In the past 12 months we’ve been actively engaging with leading LCCs in Australia and Asia, and taking advice from highly experienced individuals from various airline industry backgrounds. This has enabled us to develop the product in a way that aligns with industry trends and best satisfies LCCs stated requirements.

What is the business AND revenue model, strategy for profitability?

Initially we’ll go for the low-hanging fruit of referral commissions on accommodation and flights where they can be easily negotiated.

Longer term, our ideas for revenue are all about offering LCCs more effective ways of attracting new customers; inspiring people to take trips they hadn’t been planning, reaching customers located outside their own networks by virtual-interlining with other carriers, and making it easier to fill long-tail capacity and move distressed inventory profitably.

Operating on a very low cost-base is built into the fabric of the company, so we can become profitable quite quickly once we start tapping into revenue sources.

SWOT analysis – strengths, weaknesses, opportunities and threats?


  • Exceptional engineering capabilities, combined with strong UX design capabilities.
  • As outsiders to the travel industry, we’re able to look at the industry objectively and build things they way they should be, rather than being constrained by convention or preconceived limitations.
  • As avid budget-conscious travellers ourselves, we have an intimate understanding of the style of travel we’re trying to facilitate.
  • We’re addressing a growing market; the momentum in the airline industry is away from traditional airlines and towards low-cost. Spontaneous, adventurous travel is increasingly popular among people from more diverse age-ranges and lifestyles.
  • We have investors and advisors that believe in what we’re doing and are supporting us all the way.  Our investors offer a good balance of experience from the Silicon Valley tech world and the travel industry, and we have a strong network of well-established travel industry advisors who continue to offer tremendous guidance and encouragement.


  • As outsiders to travel, getting the attention of industry insiders can be more challenging, and it’s taken quite some time and effort to understand how the industry works, and where it makes sense for us to start trying to add value.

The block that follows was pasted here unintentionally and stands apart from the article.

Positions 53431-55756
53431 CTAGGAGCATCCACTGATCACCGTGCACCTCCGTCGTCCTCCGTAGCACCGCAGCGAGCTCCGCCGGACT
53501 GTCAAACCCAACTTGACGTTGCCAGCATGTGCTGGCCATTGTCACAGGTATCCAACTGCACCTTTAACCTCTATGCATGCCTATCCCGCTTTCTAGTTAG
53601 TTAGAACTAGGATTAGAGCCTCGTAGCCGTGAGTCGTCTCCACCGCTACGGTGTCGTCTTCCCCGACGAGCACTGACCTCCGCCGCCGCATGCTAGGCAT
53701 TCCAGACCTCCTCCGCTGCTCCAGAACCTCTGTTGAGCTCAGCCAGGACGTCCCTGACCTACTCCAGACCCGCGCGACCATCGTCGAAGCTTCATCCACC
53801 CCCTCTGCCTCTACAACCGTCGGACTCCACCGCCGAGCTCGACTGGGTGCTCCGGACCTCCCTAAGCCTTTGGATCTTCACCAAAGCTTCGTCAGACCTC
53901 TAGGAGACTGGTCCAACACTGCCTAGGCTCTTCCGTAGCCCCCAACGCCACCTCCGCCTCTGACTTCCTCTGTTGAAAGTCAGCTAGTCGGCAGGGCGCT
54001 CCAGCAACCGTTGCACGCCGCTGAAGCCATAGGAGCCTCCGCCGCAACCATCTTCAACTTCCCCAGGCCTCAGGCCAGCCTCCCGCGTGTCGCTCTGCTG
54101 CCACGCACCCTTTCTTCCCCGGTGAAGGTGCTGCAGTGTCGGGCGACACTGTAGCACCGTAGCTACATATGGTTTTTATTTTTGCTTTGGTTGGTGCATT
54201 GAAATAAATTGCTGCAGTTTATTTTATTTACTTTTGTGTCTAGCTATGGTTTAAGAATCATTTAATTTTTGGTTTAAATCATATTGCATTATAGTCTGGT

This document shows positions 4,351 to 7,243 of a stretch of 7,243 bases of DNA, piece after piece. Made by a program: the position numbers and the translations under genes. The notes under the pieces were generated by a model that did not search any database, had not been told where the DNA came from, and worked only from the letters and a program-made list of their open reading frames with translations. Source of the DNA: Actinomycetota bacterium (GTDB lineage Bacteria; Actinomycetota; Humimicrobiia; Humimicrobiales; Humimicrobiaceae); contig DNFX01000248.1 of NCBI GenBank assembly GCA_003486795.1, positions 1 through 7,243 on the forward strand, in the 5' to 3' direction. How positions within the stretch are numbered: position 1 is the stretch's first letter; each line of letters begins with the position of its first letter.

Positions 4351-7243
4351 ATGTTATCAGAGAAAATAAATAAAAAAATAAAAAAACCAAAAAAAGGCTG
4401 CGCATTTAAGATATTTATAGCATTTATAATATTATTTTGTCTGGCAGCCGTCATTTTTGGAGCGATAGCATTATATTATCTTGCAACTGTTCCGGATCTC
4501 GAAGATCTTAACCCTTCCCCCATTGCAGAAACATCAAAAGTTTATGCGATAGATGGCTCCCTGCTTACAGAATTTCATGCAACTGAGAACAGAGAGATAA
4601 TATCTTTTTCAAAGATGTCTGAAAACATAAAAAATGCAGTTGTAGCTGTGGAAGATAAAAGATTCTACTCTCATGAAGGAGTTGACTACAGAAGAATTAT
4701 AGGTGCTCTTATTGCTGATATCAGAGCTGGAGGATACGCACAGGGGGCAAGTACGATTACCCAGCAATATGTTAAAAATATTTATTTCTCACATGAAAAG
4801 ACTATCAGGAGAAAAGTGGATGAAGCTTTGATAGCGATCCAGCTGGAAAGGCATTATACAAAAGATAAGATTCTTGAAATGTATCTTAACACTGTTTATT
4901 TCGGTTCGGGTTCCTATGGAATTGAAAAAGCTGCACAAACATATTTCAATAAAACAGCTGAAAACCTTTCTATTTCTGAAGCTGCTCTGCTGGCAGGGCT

• We have an opportunity to resolve the disconnect between the way modern travellers want to discover and purchase travel products, and the way airlines and other travel suppliers are able to offer them.


  • We’re entering a space occupied by powerful players with deep pockets.

Who advised you your idea isn’t going to be successful and why didn’t you listen to them?

Plenty of people, including senior players in the travel industry, that don’t believe that the types of people who want to be able to search for flights without having already decided exactly where they want to go and when, constitute a substantial or important segment.

We ignored them because we already had tens of thousands of users each month doing just that and loving Adioso for making it possible.  And most importantly, they were telling us they were travelling more often because Adioso existed.

Others point out that Kayak or SkyScanner or some other metasearch site or OTA already does what we’re trying to do, and are already too dominant for us to have a hope of competing.

Quite simply, they don’t do what we do from either a technical or a market perspective.

We’re servicing a different market and a different style of travel, one that to date has not been catered to by existing players.

We know we can succeed because we have a far deeper understanding of this style of travel than the incumbents have demonstrated, as well as the engineering capabilities and backing to execute well, and the persistence to see it through.

What is your success metric 12 months from now?

Brand awareness and sentiment among passionate travellers. Desire among talented, travel-obsessed engineers and designers to want to join the team.

Naturally, web traffic, booking volumes and revenue metrics are very important but in the early stages we consider the intangibles equally important in setting ourselves up for the long term.

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NB: TLabs Showcase is part of the wider TLabs project from Tnooz.

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Kevin May

About the Writer :: Kevin May

Kevin May was a co-founder and member of the editorial team from September 2009 to June 2017.



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  1. Peter

    Great to see the Adioso guys going for it!! Google’s ITA acquisition would have to be encouraging (in that it is an exciting space), but worrying at the same time…$355k start-up funding Vs $700m buyout. All the best to the guys, I like your product better anyway!!